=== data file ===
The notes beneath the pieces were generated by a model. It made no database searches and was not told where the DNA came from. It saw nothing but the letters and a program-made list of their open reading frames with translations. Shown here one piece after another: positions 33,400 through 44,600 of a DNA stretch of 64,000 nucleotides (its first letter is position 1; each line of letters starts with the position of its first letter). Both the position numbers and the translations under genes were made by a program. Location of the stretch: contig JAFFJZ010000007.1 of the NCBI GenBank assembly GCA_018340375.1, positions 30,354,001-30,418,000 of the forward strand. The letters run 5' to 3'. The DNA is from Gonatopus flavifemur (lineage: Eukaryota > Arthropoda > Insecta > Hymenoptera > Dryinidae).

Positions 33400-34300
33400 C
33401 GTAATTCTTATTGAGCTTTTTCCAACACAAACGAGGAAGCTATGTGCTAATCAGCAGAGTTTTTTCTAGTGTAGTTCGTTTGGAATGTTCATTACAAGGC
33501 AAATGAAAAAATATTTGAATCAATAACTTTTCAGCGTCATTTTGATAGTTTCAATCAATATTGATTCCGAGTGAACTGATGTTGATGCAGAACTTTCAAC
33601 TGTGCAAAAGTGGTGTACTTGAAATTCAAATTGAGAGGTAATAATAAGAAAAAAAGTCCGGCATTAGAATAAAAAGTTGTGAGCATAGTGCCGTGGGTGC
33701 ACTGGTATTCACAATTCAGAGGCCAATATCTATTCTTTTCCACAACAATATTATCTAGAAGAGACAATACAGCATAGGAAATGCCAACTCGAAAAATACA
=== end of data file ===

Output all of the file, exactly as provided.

The notes beneath the pieces were generated by a model. It made no database searches and was not told where the DNA came from. It saw nothing but the letters and a program-made list of their open reading frames with translations. Shown here one piece after another: positions 33,400 through 44,600 of a DNA stretch of 64,000 nucleotides (its first letter is position 1; each line of letters starts with the position of its first letter). Both the position numbers and the translations under genes were made by a program. Location of the stretch: contig JAFFJZ010000007.1 of the NCBI GenBank assembly GCA_018340375.1, positions 30,354,001-30,418,000 of the forward strand. The letters run 5' to 3'. The DNA is from Gonatopus flavifemur (lineage: Eukaryota > Arthropoda > Insecta > Hymenoptera > Dryinidae).

Positions 33400-34300
33400 C
33401 GTAATTCTTATTGAGCTTTTTCCAACACAAACGAGGAAGCTATGTGCTAATCAGCAGAGTTTTTTCTAGTGTAGTTCGTTTGGAATGTTCATTACAAGGC
33501 AAATGAAAAAATATTTGAATCAATAACTTTTCAGCGTCATTTTGATAGTTTCAATCAATATTGATTCCGAGTGAACTGATGTTGATGCAGAACTTTCAAC
33601 TGTGCAAAAGTGGTGTACTTGAAATTCAAATTGAGAGGTAATAATAAGAAAAAAAGTCCGGCATTAGAATAAAAAGTTGTGAGCATAGTGCCGTGGGTGC
33701 ACTGGTATTCACAATTCAGAGGCCAATATCTATTCTTTTCCACAACAATATTATCTAGAAGAGACAATACAGCATAGGAAATGCCAACTCGAAAAATACA